How to make content that fails

Andrew Charlesworth

4 minute read

Are you numb from reading blogs by writery types telling you how to create great online content? They never tell you the other side of the story, do they?

So for a refreshing change, here are seven deadly content sins that are guaranteed to sink your digital service like a torpedo in the mid-ships.

  1. Leave content until last

    Content is just words, right? We’ll leave the images and videos to the designer to sort out. That’s their job, right?

    So when it comes to building our new digital service, we’ll perfect the designs with lorem ipsum, get stakeholders to sign them off, and then lock them into front-end build. Real words can be dropped in once all the hard work is done.

    Whaddya mean, the content doesn’t fit the design? Did I mistake you for a copywriter? Do your magicky wordsmith thing and make it fit.

  2. Publish what matters most to your organisation

    This website is all about our terrific organisation, right? So we’ll use the homepage to tell visitors everything we want to tell them. Then they’ll be even more likely to click through and buy more of our stuff — or whatever it is we want them to do.

    There’s no point asking the customers what they want. As Henry Ford said, they’ll just ask for faster horses. Thus the navigation will reflect our internal structure so that customers will know exactly how we expect them to relate to us.

    What’s that? The chief executive did a charity bike ride up Mt Kilimanjaro last year? What an amazing story that reveals the human side of our funky organisation. Let’s link to the 107min video highlights from the homepage. People respond to video, according to a blog I read about content marketing written in 2011.

  3. Allow everyone or just one person access to the whole CMS

    The web is all about the democratisation of information, right? So let’s give everyone in the company access to the whole CMS. Then our site will be a true expression of how we empower our people which will inspire customers to click through and buy more of our stuff — or whatever it is we want them to do.

    What? The new site is a clusterfuck only three months after launch? Departments are battling for homepage real estate and deleting each other’s changes in virtual internecine warfare, you say?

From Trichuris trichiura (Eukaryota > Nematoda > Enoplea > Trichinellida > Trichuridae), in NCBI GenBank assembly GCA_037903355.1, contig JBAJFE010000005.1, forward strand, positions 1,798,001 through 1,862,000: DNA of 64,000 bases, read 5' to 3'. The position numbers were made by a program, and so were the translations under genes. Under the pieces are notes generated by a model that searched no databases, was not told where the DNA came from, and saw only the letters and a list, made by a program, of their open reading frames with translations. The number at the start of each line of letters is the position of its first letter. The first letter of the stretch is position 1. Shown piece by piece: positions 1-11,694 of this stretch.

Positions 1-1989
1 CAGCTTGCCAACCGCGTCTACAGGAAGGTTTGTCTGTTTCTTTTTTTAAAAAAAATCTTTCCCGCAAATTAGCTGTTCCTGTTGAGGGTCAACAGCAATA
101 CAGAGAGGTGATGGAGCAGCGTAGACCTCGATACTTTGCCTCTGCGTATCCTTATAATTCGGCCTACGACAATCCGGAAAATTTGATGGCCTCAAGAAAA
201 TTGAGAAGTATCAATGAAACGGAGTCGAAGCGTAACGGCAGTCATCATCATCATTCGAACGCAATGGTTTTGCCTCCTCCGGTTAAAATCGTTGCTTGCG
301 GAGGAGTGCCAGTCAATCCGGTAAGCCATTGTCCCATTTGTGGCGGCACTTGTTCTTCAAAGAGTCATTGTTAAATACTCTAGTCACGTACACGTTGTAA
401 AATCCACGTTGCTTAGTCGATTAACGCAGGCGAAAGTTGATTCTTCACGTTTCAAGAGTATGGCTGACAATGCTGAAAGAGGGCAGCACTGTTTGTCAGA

Right! From now on, only the chief marketing officer is allowed to publish anything.

    What? A backlog of 2,487 change requests has built up in a month? We’d better open up the CMS so everyone can action their own changes.

    Goto line 10. Rinse and repeat.

  4. Allow stakeholder bloat

    We want everyone’s buy-in to the new digital service, right? So the content steering committee will comprise the following: departmental ‘content owner/sponsor’, subject matter expert(s), web editor, content strategist, copywriter, SEO specialist, IT director, outsourcing partner relationship manager, head of data security, head of PR, head of brand, head of customer experience (do we have one?), chief marketing officer, chief executive, ad agency client manager, ad agency entourage (including the cute one who never speaks), chairman’s PA, fire marshal from each floor… Anyone else?

    What? The new service is nine months late waiting for content approval? Get some new writers, this lot are clearly useless.

  5. Don’t publish until you reach perfection

    The new site is our premier shop window, right? This is how our customers, our suppliers, our shareholders, the whole freakin’ world sees us. That means zero-tolerance for errors.

    What? The site is error-free but no one goes there because everything is 12 months out of date? But this model works really well in book publishing.

  6. Don’t measure effectiveness

    The ultimate test of your content is how many people visit the site, right? We haven’t got time or budget for all this user-research you want to do up-front.

    What? We’ve got half-a-million page impressions a month, a bounce rate of 12 seconds and no up-tick in revenue? Right! Increase the volume of articles. We’ll hose down our visitors with content until they click through and buy more of our stuff — or whatever it is we want them to do.

  7. Never revisit your content

    “Digital” means being fleet-of-foot, right? We’ve gotta be agile: new service, new content, post it, wham! On to the next thing. Keep evolving. Keep moving. Like a shark. Sharks haven’t evolved for 420 million years, but don’t stretch the analogy.

    What? The site is silted up with hundreds of out-of-date and irrelevant pages and visitors can’t find what they want? So your answer is to audit the content against agreed KPIs and delete loads of it. Hmmm, that doesn’t sound very agile to me.

Andrew Charlesworth

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